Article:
This area struggled with power outages during January’s coldest periods, forcing CU to resume the Chatata Creek Substation project.
n New residential construction continues to chip away at CU’s available time. One is the Stonebriar Subdivision Phase IV which is an addition to the townhome development off Old Tasso Road. Borden said the addition consists of six new building lots and these will hold 24 new residential homes. CU issued a work order to install 1,745 feet of underground primary conductor, and one KVA and one 50 KVA pad mount transformer.
n Work was completed on installing 1,100 feet of underground primary conductor and a major pad mount transformer to provide permanent electric service to the new Jones Airways hangar at the Cleveland Regional Jetport.
n CU crews completed work on the new Lee University crosswalk installation on North Ocoee Street which is expected to enhance pedestrian safety in the area while also improving the general aesthetics of the crosswalk. “It really enhanced North Ocoee Street,” Borden said. “Lee University is really pleased with the project. We are pleased with how it turned out.” Lee University paid for the project.
n CU engineers also released a work order to convert the traffic and pedestrian signals at Peerless Road and Raider Drive to LED (light-emitting diode), Borden said. LEDs are reported to have many advantages over conventional incandescent light sources including lower energy consumption, longer lifetime, improved physical robustness, smaller size and faster switching.
“Currently, 57 percent of the city signals have been converted to LED,” Borden cited. “Incandescent bulbs can no longer be produced in the U.S. as of Jan. 1. Presently, there is ample supply of incandescent traffic light bulbs and we have stocked up on replacements.”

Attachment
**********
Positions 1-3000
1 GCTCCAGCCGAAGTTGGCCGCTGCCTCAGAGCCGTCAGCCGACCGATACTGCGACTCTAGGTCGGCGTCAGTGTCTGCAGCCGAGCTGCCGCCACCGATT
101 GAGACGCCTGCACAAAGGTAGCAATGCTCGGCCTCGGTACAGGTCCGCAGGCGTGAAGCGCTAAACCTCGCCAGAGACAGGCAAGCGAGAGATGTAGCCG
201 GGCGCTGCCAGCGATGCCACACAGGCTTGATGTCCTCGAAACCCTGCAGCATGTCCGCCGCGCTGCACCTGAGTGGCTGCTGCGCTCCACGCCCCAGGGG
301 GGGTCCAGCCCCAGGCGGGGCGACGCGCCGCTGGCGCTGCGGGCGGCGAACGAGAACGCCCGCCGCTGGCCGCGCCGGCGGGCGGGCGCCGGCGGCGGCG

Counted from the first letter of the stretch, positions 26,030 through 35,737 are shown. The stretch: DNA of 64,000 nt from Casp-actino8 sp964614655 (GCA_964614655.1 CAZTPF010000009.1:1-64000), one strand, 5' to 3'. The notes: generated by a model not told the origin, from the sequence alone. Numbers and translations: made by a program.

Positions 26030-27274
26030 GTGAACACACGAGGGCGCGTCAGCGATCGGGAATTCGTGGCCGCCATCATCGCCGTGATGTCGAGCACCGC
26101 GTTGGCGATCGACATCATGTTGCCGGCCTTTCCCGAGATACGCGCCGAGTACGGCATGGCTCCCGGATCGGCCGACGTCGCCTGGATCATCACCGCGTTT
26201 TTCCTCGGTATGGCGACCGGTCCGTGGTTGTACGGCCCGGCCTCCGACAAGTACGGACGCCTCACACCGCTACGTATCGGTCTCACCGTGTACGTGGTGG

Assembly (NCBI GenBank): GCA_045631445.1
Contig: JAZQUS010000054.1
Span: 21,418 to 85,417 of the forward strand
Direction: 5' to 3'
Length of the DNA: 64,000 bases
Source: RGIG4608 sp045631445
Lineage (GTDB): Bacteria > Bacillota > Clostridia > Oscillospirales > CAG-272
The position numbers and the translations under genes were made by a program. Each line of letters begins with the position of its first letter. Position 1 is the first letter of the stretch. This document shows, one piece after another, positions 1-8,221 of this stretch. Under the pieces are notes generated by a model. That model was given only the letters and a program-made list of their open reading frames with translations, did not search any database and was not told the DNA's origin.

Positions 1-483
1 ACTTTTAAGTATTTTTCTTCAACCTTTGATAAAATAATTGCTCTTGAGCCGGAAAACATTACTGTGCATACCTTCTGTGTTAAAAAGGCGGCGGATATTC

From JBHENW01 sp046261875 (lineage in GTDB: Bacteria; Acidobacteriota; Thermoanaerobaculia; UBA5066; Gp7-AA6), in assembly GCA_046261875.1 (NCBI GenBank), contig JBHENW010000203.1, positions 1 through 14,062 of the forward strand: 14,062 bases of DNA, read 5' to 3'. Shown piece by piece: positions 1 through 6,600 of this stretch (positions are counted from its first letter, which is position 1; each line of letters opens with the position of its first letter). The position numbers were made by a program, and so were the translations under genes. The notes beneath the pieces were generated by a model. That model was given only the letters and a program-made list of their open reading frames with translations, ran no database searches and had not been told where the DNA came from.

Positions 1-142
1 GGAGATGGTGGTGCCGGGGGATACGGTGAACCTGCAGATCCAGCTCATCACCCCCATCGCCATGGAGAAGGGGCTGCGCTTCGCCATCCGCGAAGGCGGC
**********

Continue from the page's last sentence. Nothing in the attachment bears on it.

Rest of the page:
n Borden also introduced board members to a new traffic signal (a flashing yellow arrow) that is being considered by CU traffic engineers for use in certain Cleveland intersections. He said the flashing yellow arrow signal “... is a combination unprotected/permissive signal that can replace a 5-section head (termed a “doghouse” among traffic engineers) or a protected-only head.” Borden said engineers are studying the signal format now to determine if its “... permissive period is safe during certain times of day.”
“The flashing yellow arrow is considered safer because it is a better indication for drivers to yield to opposing traffic,” he explained. “The flashing yellow arrow occurs during the same time that the green ball would occur on a 5-section head.”
If approved by CU traffic engineering and its consultants, the new signal would be recommended for use along 25th Street traffic signals. However, no final decision has been made.
Because the flashing yellow arrow would be so new to Cleveland motorists, as opposed to the more traditional green ball, additional information about its installation will be published if recommended by CU traffic engineers.
n Because of the cold winter, its impact on CU’s operating budget and the utility’s array of new and ongoing projects, Borden provided a brief update on the Electric Division budget. Through the end of December (halfway into the fiscal year), the Electric Division had expended 31 percent of its capital budget, he said. Of that amount, 25 percent represents cost to provide electric service to residential, commercial and industrial customers; 51 percent is cost of substation and line construction projects; 5 percent is cost to provide street and traffic lighting to the city; 4 percent is for the purchase of vehicles; and 15 percent is the cost for buildings and grounds, computer equipment, meters, fiber optic projects, stores and office.
Although the winter has been costly for CU, and it is involved in multiple projects, the Electric Division budget is well in line with projections, Borden explained. The Electric Division leader said he made the budget update because he wanted “... to give the board a good understanding of how we are efficiently controlling our cost.”